Me: I got a note saying that Mr. RomAHn wanted to see me. Do you know where he is?
Her: He’s not here.
Me: I just saw him go through that door.
Her: He had to leave. Anyway, you need to get over the superintendent’s office.
Me: Okay. Do you know what it’s about?
Her: No. That’s all I know.
I was not feeling any love. I showed up at the superintendent’s office to meet the big boss, Mr. Mark Cowell, whom I prefer to call Coward. The conversation went extremely similar to this:
Coward: Yes. You cannot work here. You are released. Please get your things and go.
Coward: I can’t tell you.
Me: Why not?
Coward: I can’t tell you that either.
Me: So, you’re firing me, but you won’t tell me why you’re firing me? Don’t I have a right to know?
Coward: You might, but I can’t tell you.
Me: Why can’t you tell me?
Coward: I was given information about you that is disturbing.
Me: What information?
Coward: I can’t tell you.
Me: Who gave you the information?
Coward: That’s not your business.
Me: So someone told you something about me, and you don’t like what they told you, so you’re firing me? But the person’s name is not my business? How do you even know that what they told you is true?
Coward: I don’t know, but I trust the person.
Me: What if the person is lying?
Coward: Why would they do that?
Me: Because people do that. If you were me, wouldn’t you want to know what you’re being accused of and who is accusing you?
Coward: That’s not the point. The point is I can’t take a chance on whether or not it is true.
Me: If what is true?
Coward: I can’t tell you. Just get your things and go.
Me: This is insane.
Coward: That’s your opinion.
Me: That’s anyone’s opinion who might be fired because some unknown person said something that might possibly be true but might not be true, and I don’t even get to know who said it or what they said.
Coward: I’ll tell you this much. You’re a disgusting person who doesn’t deserve to be a teacher, and I would never take a chance on you. And if I could have my way, you would never teach anywhere ever again. Now please get out!
I was told to go to the union office, but I didn’t bother because I knew it was just a song and dance. I went home rather depressed, slept late the next day because I was told not to appear at the school to pick up my things until after students were dismissed. When I arrived at the school, I was met by a central office administrator who treated me like a criminal, walking immediately behind me and ignoring any questions or comments I had. When I got to my (former) classroom, my Silence of the Lambs and Romeo and Juliet posters were gone. Oh, I also had a poster with pictures of every Beatles album cover, that was gone too. I said, “Are you fucking kidding me? Someone stole my posters?” The “warden” following me had nothing to say. Although it doesn’t mean much, that administrator who was following me would be fired a few years later because he was sleeping with a female teacher whose husband was also a teacher in the district.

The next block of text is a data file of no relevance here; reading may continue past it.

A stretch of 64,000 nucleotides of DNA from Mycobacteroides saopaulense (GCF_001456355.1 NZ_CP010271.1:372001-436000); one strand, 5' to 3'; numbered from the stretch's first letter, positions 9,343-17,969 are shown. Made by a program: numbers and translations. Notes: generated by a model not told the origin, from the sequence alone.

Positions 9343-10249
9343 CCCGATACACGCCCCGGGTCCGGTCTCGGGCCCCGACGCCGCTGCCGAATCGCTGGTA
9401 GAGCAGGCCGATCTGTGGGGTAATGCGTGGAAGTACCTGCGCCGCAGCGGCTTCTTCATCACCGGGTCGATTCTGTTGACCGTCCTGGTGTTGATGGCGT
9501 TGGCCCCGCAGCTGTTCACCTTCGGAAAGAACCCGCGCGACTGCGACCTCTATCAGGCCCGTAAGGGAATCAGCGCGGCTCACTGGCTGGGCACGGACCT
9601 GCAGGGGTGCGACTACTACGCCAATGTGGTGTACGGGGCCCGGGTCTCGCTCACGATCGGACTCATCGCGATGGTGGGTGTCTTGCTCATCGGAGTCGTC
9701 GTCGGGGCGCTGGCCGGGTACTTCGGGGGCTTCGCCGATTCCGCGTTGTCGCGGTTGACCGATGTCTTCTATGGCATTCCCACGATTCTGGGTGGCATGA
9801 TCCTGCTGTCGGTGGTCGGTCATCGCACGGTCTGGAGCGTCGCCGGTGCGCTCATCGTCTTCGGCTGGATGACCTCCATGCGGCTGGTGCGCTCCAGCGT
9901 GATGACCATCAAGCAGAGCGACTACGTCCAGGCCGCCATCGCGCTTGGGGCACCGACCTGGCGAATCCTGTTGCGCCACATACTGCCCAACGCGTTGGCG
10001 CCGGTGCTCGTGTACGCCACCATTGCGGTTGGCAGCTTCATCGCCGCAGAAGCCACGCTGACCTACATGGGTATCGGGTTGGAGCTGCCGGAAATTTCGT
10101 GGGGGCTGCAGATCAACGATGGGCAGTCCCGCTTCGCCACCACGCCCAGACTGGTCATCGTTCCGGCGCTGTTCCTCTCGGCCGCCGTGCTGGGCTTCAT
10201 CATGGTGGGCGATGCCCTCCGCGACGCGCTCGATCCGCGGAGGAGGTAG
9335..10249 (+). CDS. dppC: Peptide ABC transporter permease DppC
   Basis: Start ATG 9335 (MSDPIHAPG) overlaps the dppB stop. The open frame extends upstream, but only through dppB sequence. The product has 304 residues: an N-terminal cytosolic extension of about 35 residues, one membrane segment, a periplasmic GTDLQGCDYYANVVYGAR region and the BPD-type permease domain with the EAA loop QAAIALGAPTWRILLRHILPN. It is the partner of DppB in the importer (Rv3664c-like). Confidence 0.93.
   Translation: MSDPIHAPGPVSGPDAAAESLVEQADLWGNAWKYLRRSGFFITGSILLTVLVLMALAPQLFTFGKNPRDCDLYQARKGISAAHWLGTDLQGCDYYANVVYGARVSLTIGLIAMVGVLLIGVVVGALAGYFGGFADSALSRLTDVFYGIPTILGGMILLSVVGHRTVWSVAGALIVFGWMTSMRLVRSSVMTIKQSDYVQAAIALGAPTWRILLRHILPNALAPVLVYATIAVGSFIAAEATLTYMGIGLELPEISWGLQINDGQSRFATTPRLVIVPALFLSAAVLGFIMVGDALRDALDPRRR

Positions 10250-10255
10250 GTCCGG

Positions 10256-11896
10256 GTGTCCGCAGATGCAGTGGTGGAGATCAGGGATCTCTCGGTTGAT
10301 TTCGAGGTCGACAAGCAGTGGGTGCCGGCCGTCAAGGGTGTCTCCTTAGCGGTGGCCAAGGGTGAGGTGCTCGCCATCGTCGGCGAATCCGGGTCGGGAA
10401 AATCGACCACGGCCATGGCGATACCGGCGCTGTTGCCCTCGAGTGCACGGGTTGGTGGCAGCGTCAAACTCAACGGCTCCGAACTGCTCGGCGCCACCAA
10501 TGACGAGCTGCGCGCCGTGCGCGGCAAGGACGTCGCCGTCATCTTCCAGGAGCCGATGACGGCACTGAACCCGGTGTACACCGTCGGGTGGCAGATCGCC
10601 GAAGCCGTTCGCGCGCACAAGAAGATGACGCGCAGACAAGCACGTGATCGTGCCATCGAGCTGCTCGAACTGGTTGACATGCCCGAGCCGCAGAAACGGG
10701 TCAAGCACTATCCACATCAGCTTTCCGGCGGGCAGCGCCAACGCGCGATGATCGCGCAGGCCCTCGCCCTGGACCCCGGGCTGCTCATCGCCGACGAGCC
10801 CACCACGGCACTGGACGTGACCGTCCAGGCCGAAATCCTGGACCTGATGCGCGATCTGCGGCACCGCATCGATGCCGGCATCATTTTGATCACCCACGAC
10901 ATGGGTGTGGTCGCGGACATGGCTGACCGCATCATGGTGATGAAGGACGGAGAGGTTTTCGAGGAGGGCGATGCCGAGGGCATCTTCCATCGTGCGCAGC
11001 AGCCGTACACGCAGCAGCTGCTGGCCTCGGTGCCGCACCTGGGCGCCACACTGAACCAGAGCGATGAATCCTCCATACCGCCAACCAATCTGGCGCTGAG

After emptying what had not been stolen from my classroom, I stopped at the human resources office to sign some papers. I liked the human resources guy, John. He hired me based partly on a recommendation from a mutual friend, and he seemed like a good guy, someone you’d have a beer with. Actually, he is dedicated to Grey Goose vodka, which I learned from a different mutual friend who wasn’t a mutual friend until about six years after I was run out of town on a rail.
As I was about to leave John’s office, I grumped once more about the insanity of being fired because someone said something that might not be true, and John gave me sort of a sympathetic look. He went to a filing cabinet and pulled out a folder, then sat it on the table in front of me. He said he was going to leave the room, then I was to open the folder. He’d give me a minute, and then he would come back, but I was to close the folder before he returned. I was confused and too dumb to understand completely. He left. I opened the folder. Sitting on top of a handful of papers was a hand-written note. It said, “Mark, call Cheryl Smith. 856-xxx-xxxx.”
After about three years of trying to get jobs, being close to getting jobs, and getting denied or fired from jobs, it was not until then that I realized how Cheryl Smith, NOT of Cherry Hill, NJ, really worked. She had written a very nice recommendation letter for me, knowing fully well I would use her as a reference, and then knowing fully well that she would trash me when someone called her who might consider hiring me. This is why I have no trouble stating her name here and the town where she does NOT live. This is why I don’t care if she were to read this and complain about anything I may have said because there is nothing that I have said that (1) is not true and (2) if anyone should be answering questions about one’s behavior, it should be her and not me.
It was September. I was facing a long stretch of months not working. Luckily, I had recently met a fabulous, generous woman who was very willing to let me move into her home. If not, I would have been forced out of my apartment and likely would have had to live with my father, about two hours away from my kids. As for the woman, all I will say is that I spent about a year as her housekeeper before revamping my résumé and eventually finding yet another job in yet another school district.
Positives? In the new district ahead of me, I would get paid about $10,000 more than any previous job. Also, I won’t get fired in the next chapter. Something to be happy about, yes, but there would be things happening that literally raised my blood pressure 20 points. Instead of being fired, I would actually quit before the year was up.